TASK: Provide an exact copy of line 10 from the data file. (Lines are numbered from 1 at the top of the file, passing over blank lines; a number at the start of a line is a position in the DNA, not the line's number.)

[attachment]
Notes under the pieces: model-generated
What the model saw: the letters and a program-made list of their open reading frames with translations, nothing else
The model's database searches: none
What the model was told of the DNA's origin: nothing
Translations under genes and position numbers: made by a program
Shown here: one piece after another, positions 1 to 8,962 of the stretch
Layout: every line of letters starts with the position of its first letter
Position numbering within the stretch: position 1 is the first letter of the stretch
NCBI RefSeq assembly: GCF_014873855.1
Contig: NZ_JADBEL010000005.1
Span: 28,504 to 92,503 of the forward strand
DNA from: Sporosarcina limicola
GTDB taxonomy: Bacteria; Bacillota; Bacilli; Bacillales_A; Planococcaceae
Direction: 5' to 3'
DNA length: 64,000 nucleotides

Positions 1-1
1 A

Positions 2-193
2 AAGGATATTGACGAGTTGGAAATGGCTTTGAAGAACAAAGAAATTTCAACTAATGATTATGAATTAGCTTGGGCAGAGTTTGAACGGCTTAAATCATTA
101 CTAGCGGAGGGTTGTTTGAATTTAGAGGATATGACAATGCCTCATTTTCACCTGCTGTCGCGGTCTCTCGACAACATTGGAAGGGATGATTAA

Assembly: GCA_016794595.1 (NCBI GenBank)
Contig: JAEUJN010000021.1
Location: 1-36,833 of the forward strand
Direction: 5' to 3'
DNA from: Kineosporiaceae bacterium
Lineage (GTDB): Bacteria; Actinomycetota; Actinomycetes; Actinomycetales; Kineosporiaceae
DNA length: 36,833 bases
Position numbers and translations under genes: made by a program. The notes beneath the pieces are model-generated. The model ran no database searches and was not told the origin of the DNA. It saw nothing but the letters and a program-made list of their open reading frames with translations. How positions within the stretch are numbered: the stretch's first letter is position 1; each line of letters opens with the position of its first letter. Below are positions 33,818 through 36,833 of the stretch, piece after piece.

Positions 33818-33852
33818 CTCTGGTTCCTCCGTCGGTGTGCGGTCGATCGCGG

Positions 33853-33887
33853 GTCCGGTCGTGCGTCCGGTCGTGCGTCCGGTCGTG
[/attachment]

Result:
Contig: NZ_JADBEL010000005.1